NEW YORK — VF Corp. appears eager to strike a deal.
According to sources, VF, the $5.7 billion apparel firm, is hoping to sew up its deal to buy Nautica Enterprises by July 8, the date of Nautica’s annual meeting where a proxy fight will take place to replace two executives on the eight-member board.
As reported, Barington Cos., a private investment group, is looking to unseat two Nautica board members, John Varvatos and Charles Scherer, and replace them with James Mitarontonda and William Fox.
A Nautica spokesman declined comment, while VF officials couldn’t be reached Wednesday.
Barington, which owns 3.1 percent of Nautica, believes the company “has shown poor operating performance” and its board “lacks representation from a sufficient number of independent and experienced directors who will advocate the interests of all stockholders.” If a deal is struck between VF and Nautica before the meeting, said sources, it would completely defuse the whole situation with Barington.
Nautica’s stock closed Wednesday at $12.95, down 1.4 percent in Nasdaq trading.
VF appears to be the front-runner in its attempts to acquire Nautica, a company which has been going through some tough times, especially in its core men’s sportswear division. Its 12,000-square-foot flagship at 50 Rockefeller Plaza continues to perform below expectations, and the company has said it is working closely with the landlord to find ways to reduce fixed costs. It is considering remerchandising the store with home furnishings and more children’s wear.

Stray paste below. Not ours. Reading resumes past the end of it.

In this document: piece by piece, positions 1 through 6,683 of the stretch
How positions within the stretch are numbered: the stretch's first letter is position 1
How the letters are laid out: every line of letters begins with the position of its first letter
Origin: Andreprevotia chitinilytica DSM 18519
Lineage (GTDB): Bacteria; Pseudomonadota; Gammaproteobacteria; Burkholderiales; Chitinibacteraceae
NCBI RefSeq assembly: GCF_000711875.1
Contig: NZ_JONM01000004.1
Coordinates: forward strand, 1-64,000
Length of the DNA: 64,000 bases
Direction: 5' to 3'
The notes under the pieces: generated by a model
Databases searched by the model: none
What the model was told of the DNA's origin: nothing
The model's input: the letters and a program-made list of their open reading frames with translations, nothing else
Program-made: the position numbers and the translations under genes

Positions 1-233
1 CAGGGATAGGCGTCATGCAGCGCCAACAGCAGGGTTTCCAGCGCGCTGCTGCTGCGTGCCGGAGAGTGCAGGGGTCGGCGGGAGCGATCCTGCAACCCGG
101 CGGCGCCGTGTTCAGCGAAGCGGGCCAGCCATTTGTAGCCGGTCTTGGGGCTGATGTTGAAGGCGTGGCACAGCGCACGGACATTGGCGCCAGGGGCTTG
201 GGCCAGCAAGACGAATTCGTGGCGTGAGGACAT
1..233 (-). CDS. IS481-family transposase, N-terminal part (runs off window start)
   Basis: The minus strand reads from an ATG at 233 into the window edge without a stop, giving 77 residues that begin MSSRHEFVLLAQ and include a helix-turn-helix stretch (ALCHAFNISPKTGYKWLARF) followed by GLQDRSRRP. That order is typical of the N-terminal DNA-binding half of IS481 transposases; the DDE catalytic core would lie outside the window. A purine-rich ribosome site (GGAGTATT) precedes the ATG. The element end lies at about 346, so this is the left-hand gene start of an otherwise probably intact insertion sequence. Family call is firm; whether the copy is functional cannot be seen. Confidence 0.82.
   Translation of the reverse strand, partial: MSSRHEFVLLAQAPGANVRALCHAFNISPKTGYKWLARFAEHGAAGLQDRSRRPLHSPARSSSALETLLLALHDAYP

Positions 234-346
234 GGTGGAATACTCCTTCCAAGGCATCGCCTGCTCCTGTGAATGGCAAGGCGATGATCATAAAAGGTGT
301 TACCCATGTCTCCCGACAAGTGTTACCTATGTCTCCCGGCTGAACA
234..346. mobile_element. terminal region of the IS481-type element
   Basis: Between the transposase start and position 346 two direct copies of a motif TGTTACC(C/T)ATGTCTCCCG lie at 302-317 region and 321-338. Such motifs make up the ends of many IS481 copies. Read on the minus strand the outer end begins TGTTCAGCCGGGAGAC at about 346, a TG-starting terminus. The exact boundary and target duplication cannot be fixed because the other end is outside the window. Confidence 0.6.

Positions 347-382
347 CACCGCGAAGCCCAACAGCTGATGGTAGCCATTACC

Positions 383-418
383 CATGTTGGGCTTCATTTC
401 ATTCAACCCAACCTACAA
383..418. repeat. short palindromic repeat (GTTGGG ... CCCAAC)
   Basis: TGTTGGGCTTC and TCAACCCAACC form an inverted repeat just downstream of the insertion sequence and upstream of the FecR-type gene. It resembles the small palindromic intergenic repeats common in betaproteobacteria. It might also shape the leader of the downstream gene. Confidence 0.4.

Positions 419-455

Currently, the store’s offerings include Nautica men’s sportswear and jeanswear, women’s jeanswear, children’s wear, Nautica Competition swimwear, eyewear and watches. In fact, traffic was sparse Wednesday afternoon at the two-level store, where portions of the women’s spring line were marked down 25 percent.
A Nautica acquisition would bring VF the department store distribution it desires, as well as a large presence in the men’s Collection area, an upscale men’s and women’s jeans label, Earl Jeans, and a top men’s wear designer, John Varvatos.
“It would fill a weak spot in VF’s portfolio — one which they’ve been pursuing for some time, and it plays into their strategic strength. It also buys them a big share in men’s wear,” said Robin Lewis, president of Robin Lewis Inc., a consulting firm and publisher of Robin Reports.
Last December, VF came close to acquiring Calvin Klein Inc., but at the last minute was beat out by Phillips-Van Heusen.